Until today several algorithms have been developed that reduce or avoid artifacts caused by cardiac and respiratory motion in computed tomography (CT). The motion information is converted into so-called motion vector fields (MVFs) and used for motion compensation (MoCo) during the image reconstruction. To analyze these algorithms quantitatively there is the need for ground truth patient data displaying realistic motion. We developed a method to generate a digital ground truth displaying realistic cardiac and respiratory motion that can be used as a tool to assess MoCo algorithms. By the use of available MoCo methods we measured the motion in CT scans with high spatial and temporal resolution and transferred the motion information onto patient data with different anatomy or imaging modality, thereby reanimating the patient virtually. In addition to these images the ground truth motion information in the form of MVFs is available and can be used to benchmark the MVF estimation of MoCo algorithms. We here applied the method to generate 20 CT volumes displaying detailed cardiac motion that can be used for cone-beam CT (CBCT) simulations and a set of 8 MR volumes displaying respiratory motion. Our method is able to reanimate patient data virtually. In combination with the MVFs it serves as a digital ground truth and provides an improved framework to assess MoCo algorithms.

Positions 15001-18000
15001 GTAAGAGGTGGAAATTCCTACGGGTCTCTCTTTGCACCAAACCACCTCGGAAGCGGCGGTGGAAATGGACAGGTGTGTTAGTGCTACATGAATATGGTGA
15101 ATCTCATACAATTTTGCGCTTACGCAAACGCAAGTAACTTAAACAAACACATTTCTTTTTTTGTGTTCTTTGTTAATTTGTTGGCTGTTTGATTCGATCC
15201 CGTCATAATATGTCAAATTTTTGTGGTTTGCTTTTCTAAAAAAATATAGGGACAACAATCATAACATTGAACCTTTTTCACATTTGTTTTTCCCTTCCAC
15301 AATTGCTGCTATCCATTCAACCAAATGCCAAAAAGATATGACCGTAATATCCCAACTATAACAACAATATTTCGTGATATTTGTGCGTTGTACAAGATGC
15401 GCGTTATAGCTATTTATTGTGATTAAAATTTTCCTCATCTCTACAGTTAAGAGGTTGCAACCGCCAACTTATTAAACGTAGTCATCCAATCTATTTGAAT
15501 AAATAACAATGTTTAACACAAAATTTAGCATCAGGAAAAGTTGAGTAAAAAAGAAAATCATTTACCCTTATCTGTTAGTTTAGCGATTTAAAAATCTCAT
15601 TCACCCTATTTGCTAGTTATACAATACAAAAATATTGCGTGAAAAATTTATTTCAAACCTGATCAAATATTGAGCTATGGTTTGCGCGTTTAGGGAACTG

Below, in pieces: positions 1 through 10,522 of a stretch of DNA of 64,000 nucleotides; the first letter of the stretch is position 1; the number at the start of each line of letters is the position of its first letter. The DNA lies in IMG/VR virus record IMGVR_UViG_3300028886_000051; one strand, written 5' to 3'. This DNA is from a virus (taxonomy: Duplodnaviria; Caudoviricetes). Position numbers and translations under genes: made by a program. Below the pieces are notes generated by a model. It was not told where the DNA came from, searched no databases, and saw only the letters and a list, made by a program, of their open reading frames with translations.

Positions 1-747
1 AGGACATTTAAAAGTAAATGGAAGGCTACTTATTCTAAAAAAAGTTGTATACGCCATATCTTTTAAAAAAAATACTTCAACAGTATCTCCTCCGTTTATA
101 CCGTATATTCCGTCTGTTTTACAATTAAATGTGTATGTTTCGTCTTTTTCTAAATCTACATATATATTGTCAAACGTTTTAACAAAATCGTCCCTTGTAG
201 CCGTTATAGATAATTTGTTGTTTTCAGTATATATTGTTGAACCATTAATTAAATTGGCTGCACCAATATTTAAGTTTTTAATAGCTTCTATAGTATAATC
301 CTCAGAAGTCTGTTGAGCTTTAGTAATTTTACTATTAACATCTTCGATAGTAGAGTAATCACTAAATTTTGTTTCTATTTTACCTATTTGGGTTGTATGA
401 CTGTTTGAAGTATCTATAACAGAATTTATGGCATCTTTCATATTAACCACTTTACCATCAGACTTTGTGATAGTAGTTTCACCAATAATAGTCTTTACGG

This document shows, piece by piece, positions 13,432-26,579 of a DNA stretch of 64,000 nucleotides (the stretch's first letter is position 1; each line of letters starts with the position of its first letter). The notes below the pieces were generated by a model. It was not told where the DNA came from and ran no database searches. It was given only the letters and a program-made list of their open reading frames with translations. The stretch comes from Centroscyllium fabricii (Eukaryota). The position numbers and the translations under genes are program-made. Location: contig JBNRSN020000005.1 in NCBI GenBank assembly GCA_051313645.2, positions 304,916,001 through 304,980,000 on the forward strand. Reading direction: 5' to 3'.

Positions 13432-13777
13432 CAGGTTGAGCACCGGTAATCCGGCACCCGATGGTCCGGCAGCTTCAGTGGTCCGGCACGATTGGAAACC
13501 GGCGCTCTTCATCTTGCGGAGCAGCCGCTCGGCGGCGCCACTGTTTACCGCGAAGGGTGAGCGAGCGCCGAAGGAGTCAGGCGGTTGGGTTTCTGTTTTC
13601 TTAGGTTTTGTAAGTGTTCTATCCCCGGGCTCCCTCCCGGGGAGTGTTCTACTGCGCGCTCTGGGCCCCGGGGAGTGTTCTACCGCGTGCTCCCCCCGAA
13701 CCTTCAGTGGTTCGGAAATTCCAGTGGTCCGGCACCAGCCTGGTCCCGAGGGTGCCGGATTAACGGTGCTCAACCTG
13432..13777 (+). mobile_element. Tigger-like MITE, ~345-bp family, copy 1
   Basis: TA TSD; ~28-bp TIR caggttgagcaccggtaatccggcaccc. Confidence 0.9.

Johannes Mayer, Sebastian Sauppe, Christopher M. Rank, Stefan Sawall, and Marc Kachelrieß, "Reanimating patients: cardio-respiratory CT and MR motion phantoms based on clinical CT patient data," Proc. SPIE 10132, Medical Imaging 2017: Physics of Medical Imaging, 101321V (Presented at SPIE Medical Imaging: February 16, 2017; Published: 9 March 2017); https://doi.org/10.1117/12.2255628.
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